Prostitutes drop allegations against Strauss-Kahn in pimping trial
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Four prostitutes and one associate in a high-profile French prostitution trial have dropped their allegations against Dominique Strauss-Kahn, saying that there isn't enough proof that the former IMF chief violated the law.
The move on Monday increases the chances that Strauss-Kahn, who was tipped as a potential candidate in the 2012 French presidential election before being accused of sexual assault in May 2011, will be acquitted of charges of "aggravated pimping".
Strauss-Kahn, 65, has admitted to participating in orgies while he was “saving the world” from the financial crisis while head of the International Monetary Fund (IMF), to being “rough” with his sexual “conquests” and to needing sex with exceptional frequency.
Strauss-Kahn, one of 14 people on trial, is accused of procuring prostitutes, which is a criminal offence in France.
But little evidence was heard that he had committed the offence of “aggravated pimping” during the prostitution trial in Lille, northern France.
He has insisted throughout the trial that he had no idea that women involved in these sex parties -- which took place in France, Washington and Brussels while he was leading the IMF -- were prostitutes.
One association, called Nid (Nest), a Catholic charity that provides welfare for prostitutes while calling for a total abolition of the trade, said it would maintain its accusations against Strauss-Kahn.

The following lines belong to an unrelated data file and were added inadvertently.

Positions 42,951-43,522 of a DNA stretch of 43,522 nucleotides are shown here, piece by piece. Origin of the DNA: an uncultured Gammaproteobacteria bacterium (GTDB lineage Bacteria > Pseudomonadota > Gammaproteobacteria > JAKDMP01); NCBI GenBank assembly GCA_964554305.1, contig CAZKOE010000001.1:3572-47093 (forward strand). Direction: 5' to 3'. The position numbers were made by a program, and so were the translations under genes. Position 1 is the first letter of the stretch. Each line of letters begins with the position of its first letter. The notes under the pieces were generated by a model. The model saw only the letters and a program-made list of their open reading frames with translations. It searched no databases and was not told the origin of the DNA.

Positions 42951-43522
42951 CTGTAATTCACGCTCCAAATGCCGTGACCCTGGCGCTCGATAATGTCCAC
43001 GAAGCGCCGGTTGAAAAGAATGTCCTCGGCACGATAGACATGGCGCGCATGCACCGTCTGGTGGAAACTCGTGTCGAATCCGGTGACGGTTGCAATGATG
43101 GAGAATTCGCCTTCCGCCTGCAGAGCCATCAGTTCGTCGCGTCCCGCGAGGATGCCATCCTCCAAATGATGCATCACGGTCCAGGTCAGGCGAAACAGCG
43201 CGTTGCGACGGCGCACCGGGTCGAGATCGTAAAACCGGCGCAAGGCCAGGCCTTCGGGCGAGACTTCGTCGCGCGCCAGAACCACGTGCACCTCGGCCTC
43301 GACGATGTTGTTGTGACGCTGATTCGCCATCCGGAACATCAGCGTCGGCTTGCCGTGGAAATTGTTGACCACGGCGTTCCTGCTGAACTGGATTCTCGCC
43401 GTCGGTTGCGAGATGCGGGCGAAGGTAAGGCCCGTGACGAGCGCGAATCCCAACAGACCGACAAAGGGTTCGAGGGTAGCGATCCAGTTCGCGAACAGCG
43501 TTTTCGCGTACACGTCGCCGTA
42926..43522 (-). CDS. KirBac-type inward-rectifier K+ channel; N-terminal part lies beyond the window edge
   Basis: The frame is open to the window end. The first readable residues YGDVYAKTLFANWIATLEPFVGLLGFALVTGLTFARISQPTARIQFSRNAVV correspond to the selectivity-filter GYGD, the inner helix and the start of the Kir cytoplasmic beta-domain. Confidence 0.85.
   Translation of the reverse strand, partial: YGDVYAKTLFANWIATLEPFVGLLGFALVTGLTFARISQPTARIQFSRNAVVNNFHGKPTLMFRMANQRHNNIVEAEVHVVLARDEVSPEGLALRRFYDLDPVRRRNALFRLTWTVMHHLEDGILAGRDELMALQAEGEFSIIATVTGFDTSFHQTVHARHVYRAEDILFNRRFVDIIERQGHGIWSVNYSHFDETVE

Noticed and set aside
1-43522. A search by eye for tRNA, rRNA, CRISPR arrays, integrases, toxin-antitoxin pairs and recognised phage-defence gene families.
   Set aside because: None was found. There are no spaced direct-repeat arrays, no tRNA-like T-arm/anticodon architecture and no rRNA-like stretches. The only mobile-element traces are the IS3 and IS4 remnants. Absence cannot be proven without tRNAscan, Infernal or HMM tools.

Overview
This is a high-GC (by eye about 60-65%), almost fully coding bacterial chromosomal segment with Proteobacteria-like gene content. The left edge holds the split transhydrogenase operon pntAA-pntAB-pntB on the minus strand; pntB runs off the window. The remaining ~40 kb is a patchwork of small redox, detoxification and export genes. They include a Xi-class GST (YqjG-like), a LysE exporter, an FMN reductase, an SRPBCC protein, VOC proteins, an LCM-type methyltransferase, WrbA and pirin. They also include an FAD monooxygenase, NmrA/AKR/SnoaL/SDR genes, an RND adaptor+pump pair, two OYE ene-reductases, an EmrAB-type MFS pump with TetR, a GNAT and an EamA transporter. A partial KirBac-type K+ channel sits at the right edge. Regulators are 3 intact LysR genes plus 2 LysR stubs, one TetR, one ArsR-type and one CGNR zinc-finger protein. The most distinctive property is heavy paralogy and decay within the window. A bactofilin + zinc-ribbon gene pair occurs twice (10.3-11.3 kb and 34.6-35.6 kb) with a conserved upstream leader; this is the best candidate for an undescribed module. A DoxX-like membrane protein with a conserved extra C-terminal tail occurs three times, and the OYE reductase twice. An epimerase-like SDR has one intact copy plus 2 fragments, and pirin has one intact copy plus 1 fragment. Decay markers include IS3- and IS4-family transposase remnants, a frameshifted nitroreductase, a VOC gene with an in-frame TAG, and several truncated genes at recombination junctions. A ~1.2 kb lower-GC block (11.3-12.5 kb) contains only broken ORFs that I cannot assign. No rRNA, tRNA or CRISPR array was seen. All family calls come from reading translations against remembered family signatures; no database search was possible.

Court officials said lawyers maintained accusations against 13 other co-defendants in the trial in the northern French city of Lille.
‘Deviant sexual practices’
The case against Strauss-Kahn and his co-defendants dates from 2008 to 2011.
He openly told the court that while he was a “libertine” who enjoys group sex, it would have been too risky, as head of the IMF and preparing to run for the French presidency, to pay for sex and hope to get away with it.
But the trial has exposed Strauss-Kahn’s sometimes brutal sexual mores, with one witness, a self-confessed prostitute named only as “Jade”, claiming he sodomised her without permission during a threesome in a Brussels hotel.
At the end of the second day of his testimony last week, Strauss-Kahn lost his temper at one moment over the persistent questioning of his sexual preferences, calling the need for these details “absurd”.
He was not on trial, he said, for “deviant sexual practices”.
Fall from grace
Strauss-Kahn and his co-defendants have been giving evidence in the so-called "Carlton Affair" trial, named after the Lille hotel where alleged prostitution and pimping sparked the investigation into a sex ring involving Strauss-Kahn.
Strauss-Kahn, who was French finance minister in the 1990s and went on to head the IMF from 2007, was widely expected to run for -- and win -- the French presidency in the 2012 election against conservative incumbent Nicolas Sarkozy.
He was forced to withdraw following the damaging allegations that he had sexually assaulted hotel maid Nafissatou Diallo at the Sofitel New York Hotel in May 2011.
Criminal charges against him were eventually dropped -- by which time the political damage was irreversible -- and Strauss-Kahn settled civil proceedings brought against him by Diallo in New York